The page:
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Nature Life: Whales, King of the Oceans

By Obiabin Onukwugha and Ngozi Eyeh

Whales, those magnificent marine mammals, are renowned for their sheer size and their captivating aquatic existence.

Their intelligence and sociability are truly remarkable, with some, like the blue whale, earning the title of Earth’s largest animals. Whales command our admiration not only for their grandeur but also for their fascinating behaviors.

In addition to their impressive qualities, whales, like many marine creatures, engage in complex social interactions, forming enduring bonds within their pods. This level of connection between these animals is awe-inspiring.

In the cultural tapestry of Nigeria, the whale is known by distinct names. In Yoruba, it is “ẹ̀kùn,” in Hausa, “kuya,” and among the Igbos, it’s referred to as “Ōni.” These diverse names reflect the rich cultural diversity of Nigeria and the unique ways various communities interact with and name the natural world around them.

Beyond their cultural significance, whales play a pivotal role in marine ecosystems, profoundly impacting the environment. They actively contribute to the health and equilibrium of these vital ecosystems.

Whales aid in the carbon cycle’s health by transporting nutrients, which, in turn, stimulate plankton growth—a crucial element of the marine food web.

Furthermore, the nutrient-rich fecal plumes they produce provide sustenance to phytoplankton, enhancing the ocean’s overall productivity. Whales’ migrations and movements disperse essential nutrients, supporting various marine species and contributing to the ocean’s stability.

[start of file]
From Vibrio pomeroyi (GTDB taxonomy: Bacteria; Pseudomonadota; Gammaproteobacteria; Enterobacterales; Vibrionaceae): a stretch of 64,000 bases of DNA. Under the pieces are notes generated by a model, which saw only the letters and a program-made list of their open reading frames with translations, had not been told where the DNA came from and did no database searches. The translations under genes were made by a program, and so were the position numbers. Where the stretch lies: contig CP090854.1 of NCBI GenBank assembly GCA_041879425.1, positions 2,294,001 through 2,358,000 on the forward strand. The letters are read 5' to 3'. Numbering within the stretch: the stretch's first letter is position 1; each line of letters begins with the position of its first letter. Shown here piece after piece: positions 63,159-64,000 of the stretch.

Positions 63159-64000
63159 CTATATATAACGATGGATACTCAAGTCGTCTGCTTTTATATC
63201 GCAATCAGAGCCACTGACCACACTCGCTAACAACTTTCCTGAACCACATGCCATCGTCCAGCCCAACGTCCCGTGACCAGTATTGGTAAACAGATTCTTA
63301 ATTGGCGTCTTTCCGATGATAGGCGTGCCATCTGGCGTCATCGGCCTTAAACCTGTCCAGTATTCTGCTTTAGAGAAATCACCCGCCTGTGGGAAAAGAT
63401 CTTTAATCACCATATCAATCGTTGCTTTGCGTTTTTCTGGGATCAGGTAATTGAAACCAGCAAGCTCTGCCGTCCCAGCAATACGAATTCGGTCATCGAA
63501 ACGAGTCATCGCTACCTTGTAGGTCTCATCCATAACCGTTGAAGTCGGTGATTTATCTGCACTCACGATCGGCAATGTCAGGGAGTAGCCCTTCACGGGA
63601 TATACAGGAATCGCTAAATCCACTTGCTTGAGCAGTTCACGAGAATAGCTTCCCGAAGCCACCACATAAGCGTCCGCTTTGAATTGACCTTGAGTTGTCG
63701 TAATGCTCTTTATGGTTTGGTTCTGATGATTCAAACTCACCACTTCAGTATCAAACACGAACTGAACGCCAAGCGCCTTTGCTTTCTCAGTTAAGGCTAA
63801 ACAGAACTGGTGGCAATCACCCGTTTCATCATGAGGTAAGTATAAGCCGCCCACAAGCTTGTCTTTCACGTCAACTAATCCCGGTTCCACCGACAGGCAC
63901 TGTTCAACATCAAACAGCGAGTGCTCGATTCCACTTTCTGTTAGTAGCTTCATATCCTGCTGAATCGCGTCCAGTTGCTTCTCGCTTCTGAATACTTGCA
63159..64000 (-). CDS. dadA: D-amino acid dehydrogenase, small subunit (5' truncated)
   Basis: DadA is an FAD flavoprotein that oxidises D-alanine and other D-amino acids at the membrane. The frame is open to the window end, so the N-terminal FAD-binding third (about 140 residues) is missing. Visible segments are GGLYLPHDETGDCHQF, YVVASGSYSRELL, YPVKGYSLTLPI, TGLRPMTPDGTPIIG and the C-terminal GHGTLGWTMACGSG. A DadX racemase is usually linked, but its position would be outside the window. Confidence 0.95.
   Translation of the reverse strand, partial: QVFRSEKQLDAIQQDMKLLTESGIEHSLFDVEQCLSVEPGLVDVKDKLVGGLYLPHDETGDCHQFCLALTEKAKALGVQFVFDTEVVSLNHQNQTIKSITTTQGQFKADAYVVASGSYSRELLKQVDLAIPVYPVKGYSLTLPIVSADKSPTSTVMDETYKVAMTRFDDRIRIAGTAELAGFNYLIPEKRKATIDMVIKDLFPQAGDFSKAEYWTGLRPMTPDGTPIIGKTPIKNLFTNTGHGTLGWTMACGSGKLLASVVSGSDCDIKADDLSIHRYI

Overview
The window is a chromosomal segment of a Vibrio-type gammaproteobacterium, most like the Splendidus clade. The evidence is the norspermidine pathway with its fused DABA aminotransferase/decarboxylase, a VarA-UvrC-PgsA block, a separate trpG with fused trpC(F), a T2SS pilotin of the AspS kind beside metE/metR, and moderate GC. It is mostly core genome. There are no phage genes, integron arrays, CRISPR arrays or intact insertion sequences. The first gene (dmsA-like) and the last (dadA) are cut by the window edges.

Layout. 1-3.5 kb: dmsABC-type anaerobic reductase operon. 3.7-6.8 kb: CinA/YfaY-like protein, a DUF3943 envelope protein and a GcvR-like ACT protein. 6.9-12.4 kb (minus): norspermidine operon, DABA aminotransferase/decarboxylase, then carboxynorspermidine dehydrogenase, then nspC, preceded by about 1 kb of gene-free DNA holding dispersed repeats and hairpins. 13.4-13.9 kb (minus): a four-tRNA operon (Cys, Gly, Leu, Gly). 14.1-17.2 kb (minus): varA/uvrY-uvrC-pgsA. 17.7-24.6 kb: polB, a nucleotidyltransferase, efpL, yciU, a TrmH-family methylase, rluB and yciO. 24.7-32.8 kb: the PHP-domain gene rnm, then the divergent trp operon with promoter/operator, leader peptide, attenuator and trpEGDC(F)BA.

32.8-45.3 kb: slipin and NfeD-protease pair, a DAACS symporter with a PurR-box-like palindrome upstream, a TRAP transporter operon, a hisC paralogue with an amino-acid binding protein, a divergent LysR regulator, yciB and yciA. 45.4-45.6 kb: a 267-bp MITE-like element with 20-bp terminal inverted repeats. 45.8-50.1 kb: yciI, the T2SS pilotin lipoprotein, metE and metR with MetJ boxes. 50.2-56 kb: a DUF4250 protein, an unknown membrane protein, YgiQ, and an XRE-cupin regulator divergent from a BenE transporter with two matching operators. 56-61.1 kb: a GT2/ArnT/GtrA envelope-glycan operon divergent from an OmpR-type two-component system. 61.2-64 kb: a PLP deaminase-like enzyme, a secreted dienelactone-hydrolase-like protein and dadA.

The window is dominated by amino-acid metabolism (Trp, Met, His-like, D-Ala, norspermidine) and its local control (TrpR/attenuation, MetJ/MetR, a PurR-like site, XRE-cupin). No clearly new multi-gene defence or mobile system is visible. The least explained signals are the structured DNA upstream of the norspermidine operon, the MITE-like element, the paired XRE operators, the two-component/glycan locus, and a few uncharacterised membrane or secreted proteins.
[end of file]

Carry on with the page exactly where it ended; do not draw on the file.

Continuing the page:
In sum, the presence of whales exerts a positive influence on marine ecosystems, fostering environmental balance and health.

These marine giants are not only environmental stewards; they hold significance for humanity as well. Their vomit, also known as ambergris, is a waxy substance produced in the digestive system of sperm whales.

While its collection and use have raised conservation concerns, ambergris has been treasured for its unique scent in the perfume industry, serving as a fixative to prolong the duration of fragrances.

Whales have left an indelible mark on human culture, inspiring tales and folklore across the world. One beloved story is “Free Willy,” a film chronicling the journey of a young boy who befriends a captive orca whale and endeavors to set it free.

Another well-known story involving whales harks back to the biblical account of Jonah and the whale. This narrative tells of Jonah’s attempt to evade God’s directive, leading to his eventual encounter with a massive sea creature.

The story’s essence aligns with the remarkable abilities of whales, particularly the blue whale’s capacity for swift bursts of speed and their remarkable breath-holding capabilities.

Whales’ lifespans are as diverse as their species, influenced by factors like environmental conditions, food availability, predation risks, and human-related impacts such as pollution and hunting.

Smaller species like the beluga whale may live for 40 to 60 years, while larger species such as the bowhead and blue whale can surpass a century.

Whales reproduce through internal fertilization, with mating typically transpiring in water. Female whales exhibit a gestation period that varies by species, lasting between 10 to 18 months.

After giving birth, they nourish their young with milk, rich in fat content, and protect their calves while imparting vital survival skills.

In summary, whales, these magnificent creatures, leave an indelible mark on the environment and human culture alike, making them a topic of great fascination and importance.


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